Millions of years ago dinosaurs and plants
ruled the earth. Now, those mighty rulers are what make up our oil. And it’s that oil
that helped start amazing advancements in food production, transportation, industrial
enterprises and power distribution. But while our oil consumption speeds up, our finite
natural resources are running out. It’s simple. We need a better fuel alternative
today to keep our world moving tomorrow. And with the IH2 technology, we do. Developed
by GTI and exclusively licensed by CRI Catalyst, this revolutionary process can now take organic
material and common, everyday waste and turn it into fuel and export steam to keep our
world running smoothly. CRI’s revolutionary IH2 technology is easily
adaptable to a wide variety of feedstock, including agricultural residue such as bagasse
and corn stover. With little commercial value, these residues
can be used in the IH2 process to create a new untapped fuel.
The first step in the process pre-treats the biomass, or in this instance, corn stover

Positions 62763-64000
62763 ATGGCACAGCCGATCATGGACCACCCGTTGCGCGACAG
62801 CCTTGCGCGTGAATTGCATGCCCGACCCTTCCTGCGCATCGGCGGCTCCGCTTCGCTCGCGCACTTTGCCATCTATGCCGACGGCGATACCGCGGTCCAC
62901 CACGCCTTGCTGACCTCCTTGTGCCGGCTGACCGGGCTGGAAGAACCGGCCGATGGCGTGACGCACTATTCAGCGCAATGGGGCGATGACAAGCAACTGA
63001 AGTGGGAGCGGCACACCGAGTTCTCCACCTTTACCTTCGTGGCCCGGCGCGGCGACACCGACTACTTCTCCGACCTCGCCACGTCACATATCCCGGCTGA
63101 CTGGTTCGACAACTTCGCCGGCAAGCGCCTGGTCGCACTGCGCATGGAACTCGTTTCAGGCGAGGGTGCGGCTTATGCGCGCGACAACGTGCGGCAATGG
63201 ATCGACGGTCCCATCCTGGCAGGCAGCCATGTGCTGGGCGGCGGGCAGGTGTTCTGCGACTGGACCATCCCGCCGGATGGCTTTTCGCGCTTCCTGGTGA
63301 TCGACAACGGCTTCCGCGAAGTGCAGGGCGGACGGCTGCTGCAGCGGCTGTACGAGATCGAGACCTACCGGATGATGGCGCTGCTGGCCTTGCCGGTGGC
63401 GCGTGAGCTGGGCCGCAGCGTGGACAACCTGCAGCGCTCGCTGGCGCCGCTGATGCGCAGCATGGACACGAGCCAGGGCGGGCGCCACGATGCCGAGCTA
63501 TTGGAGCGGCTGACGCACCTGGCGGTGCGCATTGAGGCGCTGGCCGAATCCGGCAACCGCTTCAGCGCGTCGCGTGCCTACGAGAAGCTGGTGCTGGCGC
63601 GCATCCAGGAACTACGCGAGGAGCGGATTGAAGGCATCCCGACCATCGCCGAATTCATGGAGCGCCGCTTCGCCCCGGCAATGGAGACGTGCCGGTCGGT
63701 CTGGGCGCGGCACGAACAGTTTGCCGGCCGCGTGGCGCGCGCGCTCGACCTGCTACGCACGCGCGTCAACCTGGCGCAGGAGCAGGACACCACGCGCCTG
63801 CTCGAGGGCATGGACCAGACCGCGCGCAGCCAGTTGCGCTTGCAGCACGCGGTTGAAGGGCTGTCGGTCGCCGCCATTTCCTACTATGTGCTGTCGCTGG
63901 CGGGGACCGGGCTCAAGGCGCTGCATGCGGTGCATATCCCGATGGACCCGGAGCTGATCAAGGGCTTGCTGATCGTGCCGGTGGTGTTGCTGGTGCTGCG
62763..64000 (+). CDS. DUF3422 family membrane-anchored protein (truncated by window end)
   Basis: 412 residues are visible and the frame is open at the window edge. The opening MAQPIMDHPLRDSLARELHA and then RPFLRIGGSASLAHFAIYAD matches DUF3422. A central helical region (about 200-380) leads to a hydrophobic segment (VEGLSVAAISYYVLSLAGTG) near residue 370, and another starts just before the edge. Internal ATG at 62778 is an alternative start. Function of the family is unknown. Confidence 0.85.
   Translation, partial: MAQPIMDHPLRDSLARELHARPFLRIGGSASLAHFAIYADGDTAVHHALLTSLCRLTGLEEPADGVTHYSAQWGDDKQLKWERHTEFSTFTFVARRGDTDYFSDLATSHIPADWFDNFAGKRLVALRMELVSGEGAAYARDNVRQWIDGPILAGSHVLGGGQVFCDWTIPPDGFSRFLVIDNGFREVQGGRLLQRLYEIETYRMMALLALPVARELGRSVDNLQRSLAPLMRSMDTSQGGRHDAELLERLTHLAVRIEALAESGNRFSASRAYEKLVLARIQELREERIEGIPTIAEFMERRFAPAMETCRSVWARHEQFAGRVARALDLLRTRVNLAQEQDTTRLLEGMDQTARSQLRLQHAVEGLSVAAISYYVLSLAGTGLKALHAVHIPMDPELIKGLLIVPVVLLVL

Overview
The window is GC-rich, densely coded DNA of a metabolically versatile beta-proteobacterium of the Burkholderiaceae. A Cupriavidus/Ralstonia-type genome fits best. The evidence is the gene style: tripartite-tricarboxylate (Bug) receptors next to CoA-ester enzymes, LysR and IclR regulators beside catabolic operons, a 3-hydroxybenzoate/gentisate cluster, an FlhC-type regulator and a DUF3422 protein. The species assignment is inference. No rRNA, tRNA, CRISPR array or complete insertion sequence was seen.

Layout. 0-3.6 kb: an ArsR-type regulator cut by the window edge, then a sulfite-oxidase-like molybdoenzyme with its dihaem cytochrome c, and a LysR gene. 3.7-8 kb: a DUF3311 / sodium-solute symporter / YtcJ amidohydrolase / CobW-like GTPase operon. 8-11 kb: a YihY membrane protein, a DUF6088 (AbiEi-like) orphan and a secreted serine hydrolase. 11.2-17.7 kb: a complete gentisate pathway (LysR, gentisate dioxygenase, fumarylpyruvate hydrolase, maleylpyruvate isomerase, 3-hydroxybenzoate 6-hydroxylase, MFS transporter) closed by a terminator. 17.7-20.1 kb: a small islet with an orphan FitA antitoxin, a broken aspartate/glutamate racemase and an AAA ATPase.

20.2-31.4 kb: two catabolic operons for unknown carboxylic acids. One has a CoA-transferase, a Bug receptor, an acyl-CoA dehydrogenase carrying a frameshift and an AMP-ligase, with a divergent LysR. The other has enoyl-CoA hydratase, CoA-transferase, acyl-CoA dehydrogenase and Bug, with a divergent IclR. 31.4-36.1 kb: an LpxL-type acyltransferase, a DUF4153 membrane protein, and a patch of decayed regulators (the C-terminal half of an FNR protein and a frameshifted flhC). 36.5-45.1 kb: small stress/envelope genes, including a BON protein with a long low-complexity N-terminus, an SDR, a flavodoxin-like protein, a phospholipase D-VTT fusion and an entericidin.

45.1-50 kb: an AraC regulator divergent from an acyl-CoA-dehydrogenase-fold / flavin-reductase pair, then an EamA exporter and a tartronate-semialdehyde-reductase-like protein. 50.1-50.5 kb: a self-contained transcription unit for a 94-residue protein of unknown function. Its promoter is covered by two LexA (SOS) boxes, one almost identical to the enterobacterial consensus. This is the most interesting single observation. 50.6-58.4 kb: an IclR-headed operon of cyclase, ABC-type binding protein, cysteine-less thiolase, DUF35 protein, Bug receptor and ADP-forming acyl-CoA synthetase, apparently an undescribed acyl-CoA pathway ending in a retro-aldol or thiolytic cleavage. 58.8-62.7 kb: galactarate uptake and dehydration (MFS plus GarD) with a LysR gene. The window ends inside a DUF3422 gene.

and bagasse, through sizing and drying. The biomass then enters the hydropyrolysis
stage, where it meets a proprietary catalyst along with hydrogen to break carbon-oxygen
bonds and replace them with carbon-hydrogen bonds.
Next light gases given off from the hydropyrolysis stage react with steam at temperatures of
750-800 degrees Celsius to ultimately produce renewable hydrogen.
Finally during the hydroconversion stage the unfinished fuel meets a second custom catalyst
and is polished in the fixed bed hydrotreater. Ultimately, the IH2 process primarily produces
hydrocarbon fuel, that is used to power the harvesters and combines used in food or energy
crop production. And when compared to competing renewable fuels, IH2 output has a greater
energy content and higher process efficiency. Not to mention, that fewer greenhouse gasses
are produced per gallon of fuel, as compared to alternative renewable fuels.
Not too bad for corn stalks, eh? For more information on revolutionary IH2
technology, visit our website at www.cricatalyst.com.